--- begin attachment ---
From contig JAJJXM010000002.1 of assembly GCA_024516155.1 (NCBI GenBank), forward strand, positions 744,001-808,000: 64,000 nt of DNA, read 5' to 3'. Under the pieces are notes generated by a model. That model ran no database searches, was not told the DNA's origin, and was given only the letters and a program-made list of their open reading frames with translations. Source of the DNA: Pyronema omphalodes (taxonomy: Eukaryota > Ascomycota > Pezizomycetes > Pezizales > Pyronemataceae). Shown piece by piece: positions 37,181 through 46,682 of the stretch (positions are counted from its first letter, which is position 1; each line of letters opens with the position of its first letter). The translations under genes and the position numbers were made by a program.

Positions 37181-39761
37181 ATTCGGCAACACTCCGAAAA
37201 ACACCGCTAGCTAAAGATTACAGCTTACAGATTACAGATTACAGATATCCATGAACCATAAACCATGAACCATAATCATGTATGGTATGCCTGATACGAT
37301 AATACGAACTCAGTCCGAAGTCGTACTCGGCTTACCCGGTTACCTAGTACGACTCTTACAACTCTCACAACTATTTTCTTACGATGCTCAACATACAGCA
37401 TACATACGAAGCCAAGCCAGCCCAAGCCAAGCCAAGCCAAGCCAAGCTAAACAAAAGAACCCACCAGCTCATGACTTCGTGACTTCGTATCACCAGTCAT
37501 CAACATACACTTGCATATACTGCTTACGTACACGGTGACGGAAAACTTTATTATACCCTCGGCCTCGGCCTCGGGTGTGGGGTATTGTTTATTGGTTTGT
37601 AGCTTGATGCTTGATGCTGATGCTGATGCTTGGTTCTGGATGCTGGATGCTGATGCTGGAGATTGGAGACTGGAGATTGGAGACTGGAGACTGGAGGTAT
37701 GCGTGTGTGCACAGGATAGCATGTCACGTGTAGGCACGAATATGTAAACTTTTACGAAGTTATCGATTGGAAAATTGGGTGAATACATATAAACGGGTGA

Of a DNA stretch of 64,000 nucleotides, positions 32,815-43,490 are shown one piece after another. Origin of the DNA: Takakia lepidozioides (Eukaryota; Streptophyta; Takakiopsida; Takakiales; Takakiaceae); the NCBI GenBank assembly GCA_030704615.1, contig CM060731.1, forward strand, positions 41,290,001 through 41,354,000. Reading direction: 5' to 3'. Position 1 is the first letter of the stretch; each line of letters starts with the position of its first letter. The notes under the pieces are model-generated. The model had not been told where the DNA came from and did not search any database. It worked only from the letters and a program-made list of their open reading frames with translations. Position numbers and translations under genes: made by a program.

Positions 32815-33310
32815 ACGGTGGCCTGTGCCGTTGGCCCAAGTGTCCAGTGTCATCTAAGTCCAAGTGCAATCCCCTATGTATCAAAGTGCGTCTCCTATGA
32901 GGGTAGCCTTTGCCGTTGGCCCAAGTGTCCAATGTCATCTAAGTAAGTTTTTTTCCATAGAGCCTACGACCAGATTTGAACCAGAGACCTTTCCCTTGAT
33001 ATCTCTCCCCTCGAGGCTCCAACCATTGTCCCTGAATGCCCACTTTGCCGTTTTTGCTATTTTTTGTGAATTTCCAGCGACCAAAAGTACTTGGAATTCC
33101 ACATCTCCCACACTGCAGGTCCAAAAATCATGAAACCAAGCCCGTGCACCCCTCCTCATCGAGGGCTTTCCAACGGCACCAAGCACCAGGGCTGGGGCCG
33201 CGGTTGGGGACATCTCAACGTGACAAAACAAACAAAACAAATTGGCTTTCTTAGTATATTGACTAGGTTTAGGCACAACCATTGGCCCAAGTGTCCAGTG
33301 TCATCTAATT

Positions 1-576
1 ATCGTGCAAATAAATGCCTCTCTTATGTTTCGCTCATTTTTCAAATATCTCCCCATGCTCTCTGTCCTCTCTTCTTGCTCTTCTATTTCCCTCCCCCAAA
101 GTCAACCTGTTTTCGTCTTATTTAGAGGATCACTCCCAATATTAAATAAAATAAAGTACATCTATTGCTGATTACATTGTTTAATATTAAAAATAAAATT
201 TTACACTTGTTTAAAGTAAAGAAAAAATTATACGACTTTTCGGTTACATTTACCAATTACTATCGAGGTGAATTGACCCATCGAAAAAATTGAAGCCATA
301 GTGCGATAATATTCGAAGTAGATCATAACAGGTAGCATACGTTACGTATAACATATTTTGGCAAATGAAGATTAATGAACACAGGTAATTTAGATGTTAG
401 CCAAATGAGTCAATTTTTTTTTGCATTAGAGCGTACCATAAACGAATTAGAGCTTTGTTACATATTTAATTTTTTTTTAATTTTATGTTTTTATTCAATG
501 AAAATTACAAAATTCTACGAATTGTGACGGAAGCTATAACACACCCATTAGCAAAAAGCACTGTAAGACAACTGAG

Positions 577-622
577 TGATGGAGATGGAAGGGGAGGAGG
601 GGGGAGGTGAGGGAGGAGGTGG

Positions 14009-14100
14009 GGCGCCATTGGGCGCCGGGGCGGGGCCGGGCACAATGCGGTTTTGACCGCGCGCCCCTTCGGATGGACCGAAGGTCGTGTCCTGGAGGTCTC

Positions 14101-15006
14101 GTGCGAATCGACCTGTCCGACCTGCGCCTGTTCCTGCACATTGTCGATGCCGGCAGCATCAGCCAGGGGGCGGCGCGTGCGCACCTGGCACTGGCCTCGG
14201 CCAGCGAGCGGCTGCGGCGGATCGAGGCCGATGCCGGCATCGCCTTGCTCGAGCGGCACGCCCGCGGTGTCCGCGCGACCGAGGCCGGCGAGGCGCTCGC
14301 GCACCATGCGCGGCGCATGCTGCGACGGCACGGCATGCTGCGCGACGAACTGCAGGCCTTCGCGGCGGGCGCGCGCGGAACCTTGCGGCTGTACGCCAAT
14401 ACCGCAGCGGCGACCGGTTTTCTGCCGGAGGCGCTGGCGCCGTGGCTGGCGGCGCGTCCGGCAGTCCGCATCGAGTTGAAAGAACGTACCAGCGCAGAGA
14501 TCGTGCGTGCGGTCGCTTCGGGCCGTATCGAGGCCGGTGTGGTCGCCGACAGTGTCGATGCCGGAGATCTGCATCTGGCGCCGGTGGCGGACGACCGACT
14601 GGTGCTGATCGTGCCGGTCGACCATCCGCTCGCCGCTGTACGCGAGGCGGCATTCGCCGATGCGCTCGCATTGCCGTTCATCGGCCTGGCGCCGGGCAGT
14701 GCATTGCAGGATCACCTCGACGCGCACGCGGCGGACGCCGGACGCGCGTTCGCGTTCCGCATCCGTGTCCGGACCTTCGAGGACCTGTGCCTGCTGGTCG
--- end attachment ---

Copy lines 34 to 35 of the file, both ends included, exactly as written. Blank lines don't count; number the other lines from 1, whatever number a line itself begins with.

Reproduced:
14401 ACCGCAGCGGCGACCGGTTTTCTGCCGGAGGCGCTGGCGCCGTGGCTGGCGGCGCGTCCGGCAGTCCGCATCGAGTTGAAAGAACGTACCAGCGCAGAGA
14501 TCGTGCGTGCGGTCGCTTCGGGCCGTATCGAGGCCGGTGTGGTCGCCGACAGTGTCGATGCCGGAGATCTGCATCTGGCGCCGGTGGCGGACGACCGACT